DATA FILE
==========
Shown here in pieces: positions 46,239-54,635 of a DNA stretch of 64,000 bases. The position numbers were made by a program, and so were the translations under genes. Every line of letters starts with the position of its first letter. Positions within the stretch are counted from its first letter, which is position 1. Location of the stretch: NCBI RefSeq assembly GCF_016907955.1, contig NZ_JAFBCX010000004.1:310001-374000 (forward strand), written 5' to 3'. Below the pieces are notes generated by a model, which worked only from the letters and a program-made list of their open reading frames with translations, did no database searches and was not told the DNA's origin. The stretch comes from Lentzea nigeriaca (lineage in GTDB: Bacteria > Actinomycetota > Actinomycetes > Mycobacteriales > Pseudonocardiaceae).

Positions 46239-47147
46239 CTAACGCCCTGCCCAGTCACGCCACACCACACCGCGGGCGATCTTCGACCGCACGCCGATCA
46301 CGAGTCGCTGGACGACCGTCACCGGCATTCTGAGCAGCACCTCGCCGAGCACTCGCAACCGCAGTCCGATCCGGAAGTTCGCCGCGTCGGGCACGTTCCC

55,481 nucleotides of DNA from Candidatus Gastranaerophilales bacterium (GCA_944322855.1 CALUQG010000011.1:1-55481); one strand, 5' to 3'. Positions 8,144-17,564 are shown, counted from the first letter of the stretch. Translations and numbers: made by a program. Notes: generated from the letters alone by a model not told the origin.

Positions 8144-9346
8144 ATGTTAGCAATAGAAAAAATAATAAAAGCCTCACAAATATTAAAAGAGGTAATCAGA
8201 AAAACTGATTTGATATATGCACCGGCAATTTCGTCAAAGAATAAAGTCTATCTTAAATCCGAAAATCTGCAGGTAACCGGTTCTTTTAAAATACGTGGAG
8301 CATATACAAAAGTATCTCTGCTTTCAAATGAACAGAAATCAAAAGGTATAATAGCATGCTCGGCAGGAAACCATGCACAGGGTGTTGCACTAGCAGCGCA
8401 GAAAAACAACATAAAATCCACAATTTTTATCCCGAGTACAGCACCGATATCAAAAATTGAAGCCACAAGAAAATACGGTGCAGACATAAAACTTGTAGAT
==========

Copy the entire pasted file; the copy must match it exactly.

Shown here in pieces: positions 46,239-54,635 of a DNA stretch of 64,000 bases. The position numbers were made by a program, and so were the translations under genes. Every line of letters starts with the position of its first letter. Positions within the stretch are counted from its first letter, which is position 1. Location of the stretch: NCBI RefSeq assembly GCF_016907955.1, contig NZ_JAFBCX010000004.1:310001-374000 (forward strand), written 5' to 3'. Below the pieces are notes generated by a model, which worked only from the letters and a program-made list of their open reading frames with translations, did no database searches and was not told the DNA's origin. The stretch comes from Lentzea nigeriaca (lineage in GTDB: Bacteria > Actinomycetota > Actinomycetes > Mycobacteriales > Pseudonocardiaceae).

Positions 46239-47147
46239 CTAACGCCCTGCCCAGTCACGCCACACCACACCGCGGGCGATCTTCGACCGCACGCCGATCA
46301 CGAGTCGCTGGACGACCGTCACCGGCATTCTGAGCAGCACCTCGCCGAGCACTCGCAACCGCAGTCCGATCCGGAAGTTCGCCGCGTCGGGCACGTTCCC

55,481 nucleotides of DNA from Candidatus Gastranaerophilales bacterium (GCA_944322855.1 CALUQG010000011.1:1-55481); one strand, 5' to 3'. Positions 8,144-17,564 are shown, counted from the first letter of the stretch. Translations and numbers: made by a program. Notes: generated from the letters alone by a model not told the origin.

Positions 8144-9346
8144 ATGTTAGCAATAGAAAAAATAATAAAAGCCTCACAAATATTAAAAGAGGTAATCAGA
8201 AAAACTGATTTGATATATGCACCGGCAATTTCGTCAAAGAATAAAGTCTATCTTAAATCCGAAAATCTGCAGGTAACCGGTTCTTTTAAAATACGTGGAG
8301 CATATACAAAAGTATCTCTGCTTTCAAATGAACAGAAATCAAAAGGTATAATAGCATGCTCGGCAGGAAACCATGCACAGGGTGTTGCACTAGCAGCGCA
8401 GAAAAACAACATAAAATCCACAATTTTTATCCCGAGTACAGCACCGATATCAAAAATTGAAGCCACAAGAAAATACGGTGCAGACATAAAACTTGTAGAT